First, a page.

This week saw climate activists demanding an end to all pipeline projects in Massachusetts, and last month New York officials rejected the proposed Constitution natural gas pipeline. This, in a part of the country where individual families and businesses have paid more than other parts of the country for electricity in winter months because of inadequate natural gas pipeline capacity. Steve Dodge, Massachusetts Petroleum Council executive director, in a Boston Globe letter to the editor:
Clean-burning natural gas is a leading factor in cutting US carbon emissions to 20-year lows. … Natural gas and renewables are often presented as competing energy sources. Calling for one over the other is a false choice. Natural gas provides reliable power when the wind doesn’t blow and the sun doesn’t shine. … Hydropower, solar, and offshore and onshore wind all have roles to play. To continue emissions progress, as well as to reduce consumer costs and keep manufacturing competitive, natural gas must be part of the policy conversation.
Thanks to vast shale energy reserves and safe, modern hydraulic fracturing and horizontal drilling, the United States has become the world’s leading producer of oil and natural gas. We’ve lowered our imports, increased our energy security and helped our economy – all while reducing emissions. Opposition to these domestic energy-based successes makes little sense.
Durbin says elected officials at all levels, starting at the White House, should publicly support safe and well-regulated infrastructure development so that all parts of the country can be supplied safely and efficiently. Durbin:
“[T]hose who would like to see fossil fuels ended today are now taking (on) every pipeline project. … Their statement is there’s no such thing as safe natural gas production. Frankly, the federal process has not been the issue. … The problem is all on the ground. … I do believe the administration, if they want to achieve the goals they’ve laid out – economic, emissions reductions, climate legacy, call it what you want – they need to be able to stand up and more forcefully say yes we have to do it safely, yes this pipeline has to be built responsibly, but we have to do it. And it is safe and manageable. … Manageable doesn’t mean managed, but nonetheless, it’s incumbent on all of us, elected officials at all levels, tell your constituents we’ve got to do it right but we have to do it.”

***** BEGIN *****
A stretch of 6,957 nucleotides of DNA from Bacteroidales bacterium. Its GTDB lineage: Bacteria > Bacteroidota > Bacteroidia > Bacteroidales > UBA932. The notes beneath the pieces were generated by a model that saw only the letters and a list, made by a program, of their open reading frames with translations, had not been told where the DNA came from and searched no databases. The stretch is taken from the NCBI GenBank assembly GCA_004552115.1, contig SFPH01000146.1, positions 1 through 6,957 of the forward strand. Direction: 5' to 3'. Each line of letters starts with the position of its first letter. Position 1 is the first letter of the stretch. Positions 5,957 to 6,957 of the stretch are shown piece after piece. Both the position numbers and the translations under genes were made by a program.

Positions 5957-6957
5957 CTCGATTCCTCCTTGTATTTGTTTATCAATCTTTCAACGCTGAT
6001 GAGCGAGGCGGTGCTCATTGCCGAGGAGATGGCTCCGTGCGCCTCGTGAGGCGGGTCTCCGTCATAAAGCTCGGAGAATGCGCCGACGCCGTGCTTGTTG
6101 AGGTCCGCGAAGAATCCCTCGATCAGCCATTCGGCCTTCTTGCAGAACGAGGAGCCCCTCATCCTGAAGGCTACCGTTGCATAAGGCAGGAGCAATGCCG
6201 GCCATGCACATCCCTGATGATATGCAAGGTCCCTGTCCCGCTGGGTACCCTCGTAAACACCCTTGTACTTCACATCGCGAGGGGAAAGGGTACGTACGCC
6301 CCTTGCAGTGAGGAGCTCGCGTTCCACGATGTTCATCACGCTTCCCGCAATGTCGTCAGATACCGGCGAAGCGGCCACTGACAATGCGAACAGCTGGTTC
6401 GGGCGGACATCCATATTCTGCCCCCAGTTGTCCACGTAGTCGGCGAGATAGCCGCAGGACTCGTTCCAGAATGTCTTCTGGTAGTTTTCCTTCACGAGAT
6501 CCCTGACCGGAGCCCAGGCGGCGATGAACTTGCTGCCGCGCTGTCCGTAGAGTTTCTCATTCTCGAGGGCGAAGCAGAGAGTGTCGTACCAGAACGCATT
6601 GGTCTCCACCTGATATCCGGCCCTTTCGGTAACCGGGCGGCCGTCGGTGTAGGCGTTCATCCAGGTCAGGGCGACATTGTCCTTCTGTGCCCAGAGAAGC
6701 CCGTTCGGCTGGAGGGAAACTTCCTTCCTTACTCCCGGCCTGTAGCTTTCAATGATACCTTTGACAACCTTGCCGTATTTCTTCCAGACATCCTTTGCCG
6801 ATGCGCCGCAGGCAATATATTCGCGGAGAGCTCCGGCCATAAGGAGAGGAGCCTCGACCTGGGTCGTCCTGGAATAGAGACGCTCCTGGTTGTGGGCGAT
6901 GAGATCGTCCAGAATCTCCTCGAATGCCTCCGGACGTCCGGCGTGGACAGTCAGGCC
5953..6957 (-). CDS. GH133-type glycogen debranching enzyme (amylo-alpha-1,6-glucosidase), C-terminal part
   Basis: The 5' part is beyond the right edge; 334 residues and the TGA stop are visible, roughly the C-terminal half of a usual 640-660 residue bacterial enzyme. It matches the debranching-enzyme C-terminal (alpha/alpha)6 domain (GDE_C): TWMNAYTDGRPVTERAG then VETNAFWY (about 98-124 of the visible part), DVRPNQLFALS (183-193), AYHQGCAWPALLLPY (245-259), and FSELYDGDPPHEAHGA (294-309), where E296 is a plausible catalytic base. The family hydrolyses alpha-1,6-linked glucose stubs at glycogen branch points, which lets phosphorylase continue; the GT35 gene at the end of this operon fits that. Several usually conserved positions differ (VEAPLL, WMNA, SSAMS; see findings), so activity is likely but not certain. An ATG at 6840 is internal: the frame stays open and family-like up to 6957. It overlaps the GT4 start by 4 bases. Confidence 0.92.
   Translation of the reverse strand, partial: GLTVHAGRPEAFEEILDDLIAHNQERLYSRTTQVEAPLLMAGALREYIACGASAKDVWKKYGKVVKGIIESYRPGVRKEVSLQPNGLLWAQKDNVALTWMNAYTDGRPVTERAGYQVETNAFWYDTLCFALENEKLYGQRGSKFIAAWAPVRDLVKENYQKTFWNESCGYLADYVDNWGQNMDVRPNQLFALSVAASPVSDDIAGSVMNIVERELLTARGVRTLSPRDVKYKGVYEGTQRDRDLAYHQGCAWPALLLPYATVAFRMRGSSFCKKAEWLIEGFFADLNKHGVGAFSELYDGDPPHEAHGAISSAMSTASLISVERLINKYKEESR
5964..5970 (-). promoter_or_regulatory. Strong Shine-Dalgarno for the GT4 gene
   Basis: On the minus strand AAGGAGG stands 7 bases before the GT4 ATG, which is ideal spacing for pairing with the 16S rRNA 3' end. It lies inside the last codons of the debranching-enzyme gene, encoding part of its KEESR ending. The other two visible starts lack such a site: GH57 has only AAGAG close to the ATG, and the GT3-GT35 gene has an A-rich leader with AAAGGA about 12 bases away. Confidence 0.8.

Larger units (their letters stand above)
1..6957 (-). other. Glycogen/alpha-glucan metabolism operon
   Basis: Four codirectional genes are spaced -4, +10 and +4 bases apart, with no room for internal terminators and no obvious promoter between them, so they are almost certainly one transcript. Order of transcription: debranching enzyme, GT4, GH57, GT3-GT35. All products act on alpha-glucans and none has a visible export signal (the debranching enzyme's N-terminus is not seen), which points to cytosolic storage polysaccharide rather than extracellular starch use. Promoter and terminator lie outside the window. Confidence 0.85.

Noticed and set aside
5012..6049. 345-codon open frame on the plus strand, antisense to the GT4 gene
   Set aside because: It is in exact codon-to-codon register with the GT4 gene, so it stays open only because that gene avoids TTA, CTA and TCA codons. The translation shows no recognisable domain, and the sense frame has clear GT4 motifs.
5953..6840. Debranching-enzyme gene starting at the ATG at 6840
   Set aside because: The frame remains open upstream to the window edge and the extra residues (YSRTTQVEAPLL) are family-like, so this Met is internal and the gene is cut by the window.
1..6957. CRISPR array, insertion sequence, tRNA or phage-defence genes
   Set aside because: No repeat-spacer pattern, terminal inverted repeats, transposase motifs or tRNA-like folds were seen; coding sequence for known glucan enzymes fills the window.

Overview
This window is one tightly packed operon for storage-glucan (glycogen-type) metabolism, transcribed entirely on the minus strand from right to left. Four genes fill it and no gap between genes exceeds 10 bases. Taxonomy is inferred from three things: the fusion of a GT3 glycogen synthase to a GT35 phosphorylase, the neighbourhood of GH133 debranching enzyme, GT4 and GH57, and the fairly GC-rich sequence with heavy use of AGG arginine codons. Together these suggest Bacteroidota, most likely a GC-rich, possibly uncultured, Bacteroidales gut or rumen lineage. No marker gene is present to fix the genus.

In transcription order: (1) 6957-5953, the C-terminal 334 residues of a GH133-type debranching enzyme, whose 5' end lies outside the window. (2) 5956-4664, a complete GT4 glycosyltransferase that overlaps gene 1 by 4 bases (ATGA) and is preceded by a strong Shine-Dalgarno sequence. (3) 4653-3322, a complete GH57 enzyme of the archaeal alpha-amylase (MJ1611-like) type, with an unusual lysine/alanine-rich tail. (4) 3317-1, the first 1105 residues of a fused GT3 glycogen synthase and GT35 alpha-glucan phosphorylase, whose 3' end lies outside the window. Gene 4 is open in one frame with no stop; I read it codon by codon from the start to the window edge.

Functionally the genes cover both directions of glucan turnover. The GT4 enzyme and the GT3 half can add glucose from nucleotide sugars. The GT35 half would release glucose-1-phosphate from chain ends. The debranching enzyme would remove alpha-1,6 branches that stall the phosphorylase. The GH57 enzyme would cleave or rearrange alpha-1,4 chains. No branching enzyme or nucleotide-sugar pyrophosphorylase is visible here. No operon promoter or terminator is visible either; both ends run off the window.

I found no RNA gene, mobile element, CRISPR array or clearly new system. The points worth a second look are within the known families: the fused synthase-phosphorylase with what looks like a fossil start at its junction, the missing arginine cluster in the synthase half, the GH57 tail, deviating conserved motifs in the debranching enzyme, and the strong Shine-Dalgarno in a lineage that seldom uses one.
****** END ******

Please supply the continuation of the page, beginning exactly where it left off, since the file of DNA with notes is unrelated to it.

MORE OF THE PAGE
About The Author
Mark Green joined API after a career in newspaper journalism, including 16 years as national editorial writer for The Oklahoman in the paper’s Washington bureau. Previously, Mark was a reporter, copy editor and sports editor at an assortment of newspapers. He earned his journalism degree from the University of Oklahoma and master’s in journalism and public affairs from American University. He and his wife Pamela have two grown children and five grandchildren.